Africa: Black Africa *
Africa: North Africa *
American Government 1
LINKS TO PARTICULAR ISSUES & SUBJECT MATTER CATEGORIES
TREATED IN THE PROGRESSIVE CONSERVATIVE, U.S.A.:
American Government 2 * American Government 3 * American Government 4
American Government 5 * American Politics * Anglosphere * Arabs
Arms Control & WMD * Aztlan Separatists * Big Government
Black Africa * Bureaucracy * Canada * China * Civil Liberties * Communism
Congress, U.S. * Conservative Groups * Conservative vs. Liberal
Constitutional Law * Counterterrorism * Criminal Justice * Disloyalty * Economy
Education * Elections, U.S. * Eminent Domain * Energy & Environment
English-Speaking World * Ethnicity & Race * Europe * Europe: Jews
Family Values * Far East * Fiscal Policy, U.S. * Foreign Aid, U.S. * Foreign Policy, U.S.
France * Hispanic Separatism * Hispanic Treason * Human Health * Immigration
Infrastructure, U.S. * Intelligence, U.S. * Iran * Iraq * Islamic North Africa
Islamic Threat * Islamism * Israeli vs. Arabs * Jews & Anti-Semitism
Jihad & Jihadism * Jihad Manifesto I * Jihad Manifesto II * Judges, U.S. Federal
Judicial Appointments * Judiciary, American * Latin America * Latino Separatism
Latino Treason * Lebanon * Leftists/Liberals * Legal Issues
Local Government, U.S. * Marriage & Family * Media Political Bias
Middle East: Arabs * Middle East: Iran * Middle East: Iraq * Middle East: Israel
Middle East: Lebanon * Middle East: Syria * Middle East: Tunisia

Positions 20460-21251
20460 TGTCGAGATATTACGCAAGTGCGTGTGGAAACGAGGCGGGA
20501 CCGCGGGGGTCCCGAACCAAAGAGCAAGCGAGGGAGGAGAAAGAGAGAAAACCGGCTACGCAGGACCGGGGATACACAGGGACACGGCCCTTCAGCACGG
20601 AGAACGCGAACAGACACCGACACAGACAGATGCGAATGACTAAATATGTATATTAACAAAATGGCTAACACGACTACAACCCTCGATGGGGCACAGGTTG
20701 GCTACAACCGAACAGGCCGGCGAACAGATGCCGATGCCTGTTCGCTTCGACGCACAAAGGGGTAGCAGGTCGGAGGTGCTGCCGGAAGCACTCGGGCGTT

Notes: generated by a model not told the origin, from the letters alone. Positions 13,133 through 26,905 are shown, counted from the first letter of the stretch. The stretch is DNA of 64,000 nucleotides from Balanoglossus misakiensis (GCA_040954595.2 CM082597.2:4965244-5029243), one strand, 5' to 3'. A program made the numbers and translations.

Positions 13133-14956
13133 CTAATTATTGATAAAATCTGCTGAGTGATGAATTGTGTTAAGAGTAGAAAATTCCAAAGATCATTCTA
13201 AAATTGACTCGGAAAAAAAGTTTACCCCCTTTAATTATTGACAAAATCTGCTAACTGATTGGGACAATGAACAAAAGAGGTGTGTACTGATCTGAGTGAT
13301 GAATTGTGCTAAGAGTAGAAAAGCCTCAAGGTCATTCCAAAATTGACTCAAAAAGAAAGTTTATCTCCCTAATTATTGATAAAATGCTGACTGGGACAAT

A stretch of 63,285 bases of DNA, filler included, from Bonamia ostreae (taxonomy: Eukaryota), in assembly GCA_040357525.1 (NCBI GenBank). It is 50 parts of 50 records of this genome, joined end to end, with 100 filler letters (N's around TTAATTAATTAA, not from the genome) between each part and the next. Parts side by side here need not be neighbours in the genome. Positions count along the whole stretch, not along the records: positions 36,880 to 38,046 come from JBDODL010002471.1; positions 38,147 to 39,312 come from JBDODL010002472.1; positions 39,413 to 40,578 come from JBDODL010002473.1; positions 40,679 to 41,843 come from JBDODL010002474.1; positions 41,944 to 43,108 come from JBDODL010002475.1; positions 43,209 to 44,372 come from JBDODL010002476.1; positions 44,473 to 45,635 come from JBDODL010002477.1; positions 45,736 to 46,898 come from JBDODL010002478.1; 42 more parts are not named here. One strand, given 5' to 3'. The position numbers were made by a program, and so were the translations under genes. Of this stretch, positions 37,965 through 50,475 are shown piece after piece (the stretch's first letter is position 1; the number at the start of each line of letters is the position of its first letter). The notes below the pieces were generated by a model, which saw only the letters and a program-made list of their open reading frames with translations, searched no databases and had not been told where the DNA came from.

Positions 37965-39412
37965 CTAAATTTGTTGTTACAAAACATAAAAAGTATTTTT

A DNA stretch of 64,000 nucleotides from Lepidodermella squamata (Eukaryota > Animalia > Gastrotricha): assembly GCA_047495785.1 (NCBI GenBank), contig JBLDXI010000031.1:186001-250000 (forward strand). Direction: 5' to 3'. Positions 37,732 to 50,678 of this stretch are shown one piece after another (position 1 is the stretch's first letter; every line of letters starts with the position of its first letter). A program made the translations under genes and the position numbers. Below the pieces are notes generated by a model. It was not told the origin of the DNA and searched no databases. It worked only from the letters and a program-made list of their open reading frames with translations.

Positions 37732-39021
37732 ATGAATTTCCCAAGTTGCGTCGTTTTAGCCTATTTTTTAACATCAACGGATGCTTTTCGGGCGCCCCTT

Middle East: Turkey * Militant Islam * Military Defense * Military Justice
Military Weaponry * Modern Welfare State * Morality & Decency
National Identity * National Security * Natural Resources * News Media Bias
North Africa * Patriot Act, USA * Patriotism * Political Culture * Political Ideologies
Political Parties * Political Philosophy * Politics, American * Presidency, U.S.
Private Property * Property Rights * Public Assistance * Radical Islam
Religion & America * Rogue States & WMD * Russia * Science & Ethics
Sedition & Treason * Senate, U.S. * Social Welfare Policy * South Africa
State Government, U.S. * Subsaharan Africa * Subversion * Syria * Terrorism 1
Terrorism 2 * Treason & Sedition * Tunisia * Turkey * Ukraine
UnAmerican Activity * UN & Its Agencies * USA Patriot Act * U.S. Foreign Aid
U.S. Infrastructure * U.S. Intelligence * U.S. Senate * War & Peace
Welfare Policy * WMD & Arms Control
Africa: Black Africa *
Africa: North Africa *
American Government 1
POLITICAL EDUCATION, CONSERVATIVE ANALYSIS
POLITICS, SOCIETY, & THE SOVEREIGN STATE
Website of Dr. Almon Leroy Way, Jr.
A B C D E F G H I J K L M N O P Q R S T U V W X Y Z
An Online Journal of Political Commentary & Analysis
Dr. Almon Leroy Way, Jr., Editor